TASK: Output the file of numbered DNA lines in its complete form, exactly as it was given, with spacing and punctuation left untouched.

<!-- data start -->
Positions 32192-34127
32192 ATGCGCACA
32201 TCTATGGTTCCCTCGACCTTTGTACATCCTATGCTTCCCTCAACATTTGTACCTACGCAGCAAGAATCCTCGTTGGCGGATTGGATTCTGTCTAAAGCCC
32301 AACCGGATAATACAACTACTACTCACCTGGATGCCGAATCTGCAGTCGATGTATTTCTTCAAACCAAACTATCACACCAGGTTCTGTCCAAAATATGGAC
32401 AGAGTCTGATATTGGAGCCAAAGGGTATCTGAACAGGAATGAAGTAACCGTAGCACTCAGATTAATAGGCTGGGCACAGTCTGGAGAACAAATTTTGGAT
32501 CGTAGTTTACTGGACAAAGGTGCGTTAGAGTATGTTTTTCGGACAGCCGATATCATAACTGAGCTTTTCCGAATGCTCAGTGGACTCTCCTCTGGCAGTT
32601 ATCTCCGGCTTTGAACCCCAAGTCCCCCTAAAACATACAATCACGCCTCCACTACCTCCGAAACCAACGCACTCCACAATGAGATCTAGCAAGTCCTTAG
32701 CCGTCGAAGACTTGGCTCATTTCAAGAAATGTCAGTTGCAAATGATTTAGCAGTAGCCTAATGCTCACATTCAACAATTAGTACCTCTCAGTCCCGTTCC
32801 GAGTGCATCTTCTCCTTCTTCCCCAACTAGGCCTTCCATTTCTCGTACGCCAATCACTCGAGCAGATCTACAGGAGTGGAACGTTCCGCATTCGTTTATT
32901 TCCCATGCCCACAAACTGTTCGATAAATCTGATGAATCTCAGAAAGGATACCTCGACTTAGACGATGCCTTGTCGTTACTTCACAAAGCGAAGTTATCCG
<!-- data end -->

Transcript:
Positions 32192-34127
32192 ATGCGCACA
32201 TCTATGGTTCCCTCGACCTTTGTACATCCTATGCTTCCCTCAACATTTGTACCTACGCAGCAAGAATCCTCGTTGGCGGATTGGATTCTGTCTAAAGCCC
32301 AACCGGATAATACAACTACTACTCACCTGGATGCCGAATCTGCAGTCGATGTATTTCTTCAAACCAAACTATCACACCAGGTTCTGTCCAAAATATGGAC
32401 AGAGTCTGATATTGGAGCCAAAGGGTATCTGAACAGGAATGAAGTAACCGTAGCACTCAGATTAATAGGCTGGGCACAGTCTGGAGAACAAATTTTGGAT
32501 CGTAGTTTACTGGACAAAGGTGCGTTAGAGTATGTTTTTCGGACAGCCGATATCATAACTGAGCTTTTCCGAATGCTCAGTGGACTCTCCTCTGGCAGTT
32601 ATCTCCGGCTTTGAACCCCAAGTCCCCCTAAAACATACAATCACGCCTCCACTACCTCCGAAACCAACGCACTCCACAATGAGATCTAGCAAGTCCTTAG
32701 CCGTCGAAGACTTGGCTCATTTCAAGAAATGTCAGTTGCAAATGATTTAGCAGTAGCCTAATGCTCACATTCAACAATTAGTACCTCTCAGTCCCGTTCC
32801 GAGTGCATCTTCTCCTTCTTCCCCAACTAGGCCTTCCATTTCTCGTACGCCAATCACTCGAGCAGATCTACAGGAGTGGAACGTTCCGCATTCGTTTATT
32901 TCCCATGCCCACAAACTGTTCGATAAATCTGATGAATCTCAGAAAGGATACCTCGACTTAGACGATGCCTTGTCGTTACTTCACAAAGCGAAGTTATCCG